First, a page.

Aussie PM Prepared to Quarantine for Queensland State Election

Aussie PM Prepared to Quarantine for Queensland State Election
Treasurer Josh Frydenberg sits as he listens to Australian Prime Minister Scott Morrison speak in the House of Representatives during Question Time at Parliament House in Canberra, Australia on Sept. 2, 2020. (David Gray/Getty Images)

Prime Minister Scott Morrison is prepared to go into 14-day hotel quarantine if he travels to Queensland during the state election campaign.

All travellers from NSW, the ACT and Victoria must go into quarantine upon arrival in the state under the government’s strict COVID-19 rules.

This means federal politicians, including the prime minister and opposition leader, will have to comply if they decide to campaign in Queensland ahead of the Oct. 31 election.

While Morrison might not have time to get on the hustings, with the federal budget due on Oct. 6 and a parliamentary sitting, he’s prepared to undergo quarantine.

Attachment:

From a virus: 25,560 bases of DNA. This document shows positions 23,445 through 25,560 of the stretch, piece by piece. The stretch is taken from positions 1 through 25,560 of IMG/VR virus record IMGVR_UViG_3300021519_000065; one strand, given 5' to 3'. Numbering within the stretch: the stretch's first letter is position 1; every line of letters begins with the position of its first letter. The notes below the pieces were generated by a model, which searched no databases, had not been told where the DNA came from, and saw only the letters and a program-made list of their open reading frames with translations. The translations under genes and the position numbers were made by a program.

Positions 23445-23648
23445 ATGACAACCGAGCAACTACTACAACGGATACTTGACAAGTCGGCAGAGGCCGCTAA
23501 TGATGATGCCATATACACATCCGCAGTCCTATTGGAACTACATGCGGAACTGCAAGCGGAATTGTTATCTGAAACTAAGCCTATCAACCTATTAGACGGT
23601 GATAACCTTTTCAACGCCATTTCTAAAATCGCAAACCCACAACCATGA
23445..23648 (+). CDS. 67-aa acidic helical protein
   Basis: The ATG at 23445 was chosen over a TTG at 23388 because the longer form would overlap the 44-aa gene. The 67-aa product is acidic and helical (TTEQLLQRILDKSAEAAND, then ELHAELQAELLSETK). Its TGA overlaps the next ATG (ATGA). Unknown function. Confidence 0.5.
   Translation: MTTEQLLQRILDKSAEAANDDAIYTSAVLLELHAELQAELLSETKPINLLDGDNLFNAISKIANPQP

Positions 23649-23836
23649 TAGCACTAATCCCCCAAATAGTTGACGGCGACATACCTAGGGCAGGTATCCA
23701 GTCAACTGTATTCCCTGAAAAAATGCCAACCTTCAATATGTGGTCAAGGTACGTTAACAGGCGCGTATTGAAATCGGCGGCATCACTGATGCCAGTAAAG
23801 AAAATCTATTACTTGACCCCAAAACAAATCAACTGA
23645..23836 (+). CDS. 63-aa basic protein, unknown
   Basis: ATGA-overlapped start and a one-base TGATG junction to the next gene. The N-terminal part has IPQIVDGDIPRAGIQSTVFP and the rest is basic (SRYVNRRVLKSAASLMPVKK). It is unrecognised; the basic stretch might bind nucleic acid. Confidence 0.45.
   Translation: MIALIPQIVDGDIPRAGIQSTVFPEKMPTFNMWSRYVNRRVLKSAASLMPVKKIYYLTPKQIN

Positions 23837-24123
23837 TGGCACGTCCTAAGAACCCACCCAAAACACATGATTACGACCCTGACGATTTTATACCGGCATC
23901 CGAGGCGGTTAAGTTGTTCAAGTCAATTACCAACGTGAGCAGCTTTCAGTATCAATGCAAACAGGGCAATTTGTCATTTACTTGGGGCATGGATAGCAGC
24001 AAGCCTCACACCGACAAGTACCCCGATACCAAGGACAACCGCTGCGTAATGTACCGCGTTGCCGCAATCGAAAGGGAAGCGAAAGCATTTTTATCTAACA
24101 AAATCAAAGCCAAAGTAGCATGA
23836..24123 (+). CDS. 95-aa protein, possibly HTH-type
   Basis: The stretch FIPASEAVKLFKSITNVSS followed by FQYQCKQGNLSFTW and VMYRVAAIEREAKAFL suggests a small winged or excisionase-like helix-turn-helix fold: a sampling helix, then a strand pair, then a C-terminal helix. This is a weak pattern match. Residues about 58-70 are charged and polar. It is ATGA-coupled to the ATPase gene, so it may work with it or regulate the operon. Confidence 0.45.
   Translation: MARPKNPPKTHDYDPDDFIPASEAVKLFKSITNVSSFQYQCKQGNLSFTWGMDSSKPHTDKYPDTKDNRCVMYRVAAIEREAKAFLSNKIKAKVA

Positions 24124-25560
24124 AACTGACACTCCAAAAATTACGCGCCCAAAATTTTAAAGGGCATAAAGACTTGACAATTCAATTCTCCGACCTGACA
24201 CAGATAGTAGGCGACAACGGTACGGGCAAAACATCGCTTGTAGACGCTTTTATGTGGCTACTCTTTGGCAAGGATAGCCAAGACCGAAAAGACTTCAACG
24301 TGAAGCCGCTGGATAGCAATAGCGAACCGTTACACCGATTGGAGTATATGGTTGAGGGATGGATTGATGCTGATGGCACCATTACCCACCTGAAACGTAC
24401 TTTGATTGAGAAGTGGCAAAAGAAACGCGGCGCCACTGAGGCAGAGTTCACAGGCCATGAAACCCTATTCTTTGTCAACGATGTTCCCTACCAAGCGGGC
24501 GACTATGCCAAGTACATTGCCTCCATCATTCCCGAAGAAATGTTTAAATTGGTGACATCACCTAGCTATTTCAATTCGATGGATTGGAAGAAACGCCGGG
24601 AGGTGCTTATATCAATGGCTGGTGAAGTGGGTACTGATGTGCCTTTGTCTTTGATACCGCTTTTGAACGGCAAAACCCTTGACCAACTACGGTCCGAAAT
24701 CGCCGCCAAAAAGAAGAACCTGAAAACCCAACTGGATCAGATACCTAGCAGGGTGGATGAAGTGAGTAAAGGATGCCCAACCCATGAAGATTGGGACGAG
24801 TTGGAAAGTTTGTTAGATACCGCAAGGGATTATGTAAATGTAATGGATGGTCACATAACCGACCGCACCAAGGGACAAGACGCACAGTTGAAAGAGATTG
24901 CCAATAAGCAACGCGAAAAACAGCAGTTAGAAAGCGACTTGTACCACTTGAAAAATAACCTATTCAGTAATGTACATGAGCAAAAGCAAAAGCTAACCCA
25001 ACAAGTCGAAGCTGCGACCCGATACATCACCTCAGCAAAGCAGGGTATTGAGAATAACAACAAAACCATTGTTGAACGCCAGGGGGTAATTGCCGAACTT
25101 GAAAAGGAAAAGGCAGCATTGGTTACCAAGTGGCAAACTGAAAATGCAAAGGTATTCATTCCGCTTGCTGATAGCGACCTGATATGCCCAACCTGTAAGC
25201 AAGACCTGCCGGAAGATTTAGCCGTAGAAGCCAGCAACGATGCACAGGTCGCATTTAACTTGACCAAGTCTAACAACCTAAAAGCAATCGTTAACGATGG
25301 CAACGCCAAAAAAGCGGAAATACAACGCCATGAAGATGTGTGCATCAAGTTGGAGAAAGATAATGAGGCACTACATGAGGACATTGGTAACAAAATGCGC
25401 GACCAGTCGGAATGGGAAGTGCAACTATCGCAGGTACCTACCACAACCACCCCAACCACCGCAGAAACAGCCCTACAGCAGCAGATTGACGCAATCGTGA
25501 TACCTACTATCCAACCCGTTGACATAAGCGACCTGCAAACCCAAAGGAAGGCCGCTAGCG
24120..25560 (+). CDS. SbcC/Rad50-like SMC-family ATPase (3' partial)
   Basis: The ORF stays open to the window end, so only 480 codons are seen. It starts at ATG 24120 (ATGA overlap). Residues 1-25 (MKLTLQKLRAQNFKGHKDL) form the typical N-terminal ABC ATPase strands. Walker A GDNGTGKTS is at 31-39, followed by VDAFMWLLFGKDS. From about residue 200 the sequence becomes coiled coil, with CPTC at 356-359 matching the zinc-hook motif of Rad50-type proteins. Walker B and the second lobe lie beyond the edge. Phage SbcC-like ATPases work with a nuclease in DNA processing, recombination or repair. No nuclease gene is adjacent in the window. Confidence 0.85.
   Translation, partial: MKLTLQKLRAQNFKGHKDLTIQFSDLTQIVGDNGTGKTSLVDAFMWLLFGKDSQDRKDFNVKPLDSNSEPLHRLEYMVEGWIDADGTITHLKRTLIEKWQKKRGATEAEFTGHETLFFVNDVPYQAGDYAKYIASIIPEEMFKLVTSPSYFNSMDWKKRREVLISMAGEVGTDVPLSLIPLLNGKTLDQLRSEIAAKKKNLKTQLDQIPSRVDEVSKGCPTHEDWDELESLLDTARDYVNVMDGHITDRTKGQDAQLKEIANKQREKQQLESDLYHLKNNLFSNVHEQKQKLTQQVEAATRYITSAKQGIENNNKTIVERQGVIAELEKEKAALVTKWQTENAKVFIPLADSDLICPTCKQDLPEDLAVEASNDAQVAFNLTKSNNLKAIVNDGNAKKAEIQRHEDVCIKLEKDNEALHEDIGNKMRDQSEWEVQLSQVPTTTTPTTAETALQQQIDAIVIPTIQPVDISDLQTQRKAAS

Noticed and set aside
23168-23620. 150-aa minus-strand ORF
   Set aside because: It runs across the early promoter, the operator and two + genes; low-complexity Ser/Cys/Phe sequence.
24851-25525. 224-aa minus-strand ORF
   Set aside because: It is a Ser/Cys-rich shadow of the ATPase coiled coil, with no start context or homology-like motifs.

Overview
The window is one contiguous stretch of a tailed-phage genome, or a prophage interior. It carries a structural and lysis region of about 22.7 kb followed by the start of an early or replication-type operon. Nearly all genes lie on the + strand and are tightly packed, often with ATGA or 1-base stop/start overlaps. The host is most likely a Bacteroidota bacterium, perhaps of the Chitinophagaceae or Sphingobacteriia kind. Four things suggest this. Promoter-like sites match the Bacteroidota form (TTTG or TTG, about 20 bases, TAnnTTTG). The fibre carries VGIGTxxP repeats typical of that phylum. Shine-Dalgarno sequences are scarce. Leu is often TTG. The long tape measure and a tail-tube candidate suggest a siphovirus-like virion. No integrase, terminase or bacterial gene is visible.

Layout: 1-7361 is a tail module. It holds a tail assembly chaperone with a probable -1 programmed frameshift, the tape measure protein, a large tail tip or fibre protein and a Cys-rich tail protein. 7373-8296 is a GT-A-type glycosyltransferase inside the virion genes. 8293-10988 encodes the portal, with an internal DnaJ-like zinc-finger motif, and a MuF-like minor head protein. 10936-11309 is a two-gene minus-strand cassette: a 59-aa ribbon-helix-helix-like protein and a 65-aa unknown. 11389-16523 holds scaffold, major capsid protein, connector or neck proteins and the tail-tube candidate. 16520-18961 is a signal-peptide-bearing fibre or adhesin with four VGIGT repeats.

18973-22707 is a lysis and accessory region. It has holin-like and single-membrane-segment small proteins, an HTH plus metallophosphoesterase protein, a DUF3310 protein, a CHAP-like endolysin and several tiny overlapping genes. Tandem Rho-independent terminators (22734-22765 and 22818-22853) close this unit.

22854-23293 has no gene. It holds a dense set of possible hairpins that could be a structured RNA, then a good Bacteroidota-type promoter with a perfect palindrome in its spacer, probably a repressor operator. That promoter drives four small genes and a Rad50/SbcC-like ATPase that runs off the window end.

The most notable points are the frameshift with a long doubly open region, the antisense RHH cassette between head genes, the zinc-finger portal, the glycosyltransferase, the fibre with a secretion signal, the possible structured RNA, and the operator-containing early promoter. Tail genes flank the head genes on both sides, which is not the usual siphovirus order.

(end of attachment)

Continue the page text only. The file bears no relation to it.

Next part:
“Whether I was ever going to get to Queensland anyway was a sort of secondary issue. I have a federal responsibility,” the prime minister told Seven’s Sunrise program on Sept. 17.

“But I should be subject to the same rules like everybody else. I don’t think there should be double standards about these things. I think the same rules should apply.”

But the prime minister may not need to quarantine after the Queensland government indicated on Wednesday border restrictions with the ACT and NSW could be eased at the end of this month.

Morrison again called on the Queensland government to implement a fairer quarantine exemption system.

“We have to deal with the virus, not let the virus destroy the way we live,” he said.

Compassionate quarantine exemptions have become a potent issue in the run-up to the state election.

The LNP has branded Premier Annastacia Palaszczuk “heartless”, while the government has accused the opposition of using family tragedies for political gain.

Last week, a case involving a quarantining Canberra woman who was denied permission to attend her father’s funeral rose to national prominence after Morrison tried to intervene.

The woman was eventually allowed to view her father’s body in private after the funeral, while dressed in full personal protective equipment.

The woman’s step-sister later wrote an open letter criticising Morrison’s involvement, saying he had whipped up a “media storm” to further his “political agenda”.

By Marty Silk